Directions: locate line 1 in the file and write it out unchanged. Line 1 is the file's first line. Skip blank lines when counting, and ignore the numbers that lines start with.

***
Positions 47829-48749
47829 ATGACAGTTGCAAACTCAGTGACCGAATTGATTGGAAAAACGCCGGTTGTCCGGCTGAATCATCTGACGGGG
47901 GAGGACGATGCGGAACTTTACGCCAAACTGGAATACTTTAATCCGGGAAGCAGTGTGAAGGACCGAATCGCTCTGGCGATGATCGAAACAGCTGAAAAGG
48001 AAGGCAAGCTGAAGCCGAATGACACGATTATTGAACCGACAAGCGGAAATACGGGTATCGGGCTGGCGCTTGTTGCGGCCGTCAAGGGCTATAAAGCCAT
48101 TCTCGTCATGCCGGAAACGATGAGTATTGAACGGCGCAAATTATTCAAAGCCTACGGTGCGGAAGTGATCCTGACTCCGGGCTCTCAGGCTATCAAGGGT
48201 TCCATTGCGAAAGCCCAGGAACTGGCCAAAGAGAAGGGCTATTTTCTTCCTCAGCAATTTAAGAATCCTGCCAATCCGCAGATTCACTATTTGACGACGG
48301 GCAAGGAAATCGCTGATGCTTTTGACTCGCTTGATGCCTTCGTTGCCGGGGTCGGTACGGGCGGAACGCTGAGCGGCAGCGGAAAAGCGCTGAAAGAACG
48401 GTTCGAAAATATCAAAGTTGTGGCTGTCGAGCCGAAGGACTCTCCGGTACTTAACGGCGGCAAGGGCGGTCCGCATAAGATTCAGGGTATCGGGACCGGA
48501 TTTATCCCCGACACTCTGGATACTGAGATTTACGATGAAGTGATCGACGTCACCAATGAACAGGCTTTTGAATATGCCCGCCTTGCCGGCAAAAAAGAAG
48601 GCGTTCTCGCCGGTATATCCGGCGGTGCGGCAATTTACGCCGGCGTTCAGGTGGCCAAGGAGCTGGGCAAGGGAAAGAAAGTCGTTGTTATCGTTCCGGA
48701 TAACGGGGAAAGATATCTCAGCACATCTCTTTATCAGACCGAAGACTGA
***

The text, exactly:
Positions 47829-48749